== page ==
As we enter 2013, it’s a good time to reflect on what the IT outsourcing industry has accomplished and more importantly what we would like to focus on for the coming years. While the Indian IT industry collectively reached a respectable size of USD 100 billion, it will be inappropriate to say ‘what has got us here will take us forward’. Let me give you an example. The CIO, of a leading Financial Services company in New York recently asked me a pertinent question: “how can I really make sure that my outsourced IT infrastructure doesn’t become a black box to me?” Like many corporations across the world, her organization too had chosen a traditional Service Provider to manage their IT infrastructure. The question reflected her sheer frustration and dissatisfaction with the current engagement. Of late, she witnessed that the incumbent IT vendor is unwilling to adapt to the dynamic needs of her organization. IT provisioning is just not quick enough and every piece of work is being called a change request. She is not alone. She is part of what I call the Gen 2.0 segment of customers, who have prior outsourcing experience with at least one traditional service provider, and are now feeling trapped under those contracts with the Service Provider. They want to onboard a Service provider that can provide them with the flexibility and agility to match the ever changing dynamics of business.
Let’s try and understand what led to this situation. A decade back, when companies first entered into contracts with traditional service providers, the objective of the relationship was two-pronged: cost optimization and efficiency driven by expertise in building and managing various components of IT. The service provider, in return, signed a long term contract which often included IT Assets and Services tightly coupled for service delivery. It was a win-win scenario for both, the Service Providers and the customers, in an economy that was growing economy and where sales grew on the back of robust demand for product and services. However, things changed as we hit a downturn post the Global financial crisis in 2008.
Technology Uncertainty – The Technology landscape also evolved into an ecosystem of partners for disruptive technologies like social, mobility, analytics and cloud. These technologies have become ubiquitous and are changing not only how we connect with others but also how we do business and deliver services. The traditional IT outsourcing approach fails completely to address these innovative business models. What the customers need now is industry utility based pay per use Services and the ability to scale up or down rapidly. They are very keen to convert managing IT at a fixed cost to a variable cost and possible off premise.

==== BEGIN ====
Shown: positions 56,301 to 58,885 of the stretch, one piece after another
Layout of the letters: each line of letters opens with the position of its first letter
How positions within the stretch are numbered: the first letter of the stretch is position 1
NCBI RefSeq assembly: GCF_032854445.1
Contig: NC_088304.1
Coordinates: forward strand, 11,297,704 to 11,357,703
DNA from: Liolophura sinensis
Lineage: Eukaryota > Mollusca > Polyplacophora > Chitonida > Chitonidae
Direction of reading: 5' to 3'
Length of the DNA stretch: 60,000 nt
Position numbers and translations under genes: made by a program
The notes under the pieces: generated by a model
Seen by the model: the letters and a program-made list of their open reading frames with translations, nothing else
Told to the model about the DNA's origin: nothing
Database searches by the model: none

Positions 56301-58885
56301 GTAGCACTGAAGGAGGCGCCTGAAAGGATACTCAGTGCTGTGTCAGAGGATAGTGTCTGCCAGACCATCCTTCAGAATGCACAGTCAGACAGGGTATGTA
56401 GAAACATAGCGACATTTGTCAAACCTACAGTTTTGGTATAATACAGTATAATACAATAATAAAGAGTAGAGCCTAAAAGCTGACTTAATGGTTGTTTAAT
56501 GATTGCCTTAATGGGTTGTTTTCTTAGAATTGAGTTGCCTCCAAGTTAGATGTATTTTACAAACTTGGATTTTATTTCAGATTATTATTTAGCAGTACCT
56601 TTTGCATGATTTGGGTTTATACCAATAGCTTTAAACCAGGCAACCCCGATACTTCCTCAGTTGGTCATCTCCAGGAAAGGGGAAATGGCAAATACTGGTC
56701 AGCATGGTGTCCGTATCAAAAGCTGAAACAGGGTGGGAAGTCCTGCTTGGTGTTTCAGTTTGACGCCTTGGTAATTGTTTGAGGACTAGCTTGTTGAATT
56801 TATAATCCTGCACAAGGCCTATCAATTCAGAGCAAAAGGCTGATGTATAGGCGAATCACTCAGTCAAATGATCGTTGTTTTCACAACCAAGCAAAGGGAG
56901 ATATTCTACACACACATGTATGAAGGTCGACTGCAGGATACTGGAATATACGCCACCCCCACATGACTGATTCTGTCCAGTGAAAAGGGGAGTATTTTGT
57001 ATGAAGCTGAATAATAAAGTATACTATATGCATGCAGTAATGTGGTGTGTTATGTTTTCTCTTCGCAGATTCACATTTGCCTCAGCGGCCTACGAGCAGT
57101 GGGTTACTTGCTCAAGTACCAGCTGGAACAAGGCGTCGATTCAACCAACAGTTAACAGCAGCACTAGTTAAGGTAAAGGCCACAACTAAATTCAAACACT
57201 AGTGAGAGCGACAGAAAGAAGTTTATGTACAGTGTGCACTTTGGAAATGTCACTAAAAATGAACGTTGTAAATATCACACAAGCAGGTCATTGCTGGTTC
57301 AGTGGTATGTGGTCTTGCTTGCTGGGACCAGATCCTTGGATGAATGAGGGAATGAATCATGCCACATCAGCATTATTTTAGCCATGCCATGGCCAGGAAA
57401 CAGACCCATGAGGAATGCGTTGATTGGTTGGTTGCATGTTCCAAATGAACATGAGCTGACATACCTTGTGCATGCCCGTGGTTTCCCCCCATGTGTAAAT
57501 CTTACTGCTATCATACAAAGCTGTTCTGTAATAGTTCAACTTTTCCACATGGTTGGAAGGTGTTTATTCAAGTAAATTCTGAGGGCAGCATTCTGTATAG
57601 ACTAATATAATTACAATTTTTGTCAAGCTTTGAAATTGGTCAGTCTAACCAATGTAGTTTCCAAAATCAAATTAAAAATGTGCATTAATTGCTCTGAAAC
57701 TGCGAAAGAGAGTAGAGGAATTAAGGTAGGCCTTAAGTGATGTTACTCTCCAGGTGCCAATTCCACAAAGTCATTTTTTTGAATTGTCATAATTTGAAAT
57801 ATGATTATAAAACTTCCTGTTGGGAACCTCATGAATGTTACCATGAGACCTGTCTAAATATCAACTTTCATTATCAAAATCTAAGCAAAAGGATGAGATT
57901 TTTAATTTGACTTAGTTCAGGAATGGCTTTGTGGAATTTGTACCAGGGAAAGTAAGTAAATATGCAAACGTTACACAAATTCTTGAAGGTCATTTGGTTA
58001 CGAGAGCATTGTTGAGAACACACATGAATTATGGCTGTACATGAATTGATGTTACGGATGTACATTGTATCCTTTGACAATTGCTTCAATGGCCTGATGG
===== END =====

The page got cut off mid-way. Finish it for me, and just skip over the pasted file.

These critical inflections put to test the traditional outsourcers’ strengths for Innovation and Customer Centricity. While only a few outsourcers have succeeded and gained substantial first mover advantage, the inability of many to adapt has led to creation of the $190 Billion churn market.
Partners in Progress
Today CIO’s are using IT for business transformation and therefore they are not willing to accept the inflexibility of their outsourcing partners. I see a wonderful opportunity in this difficult situation for IT vendors: bridge the trust deficit gap and win customers’ confidence. IT companies should seize this opportunity to grow in tandem with customers by creating win-win engagements. And, these win-win propositions can only be created through flexible engagement models, agile service delivery, strong co-governance measures, transparent processes and ability to provide “as-a-service” offerings.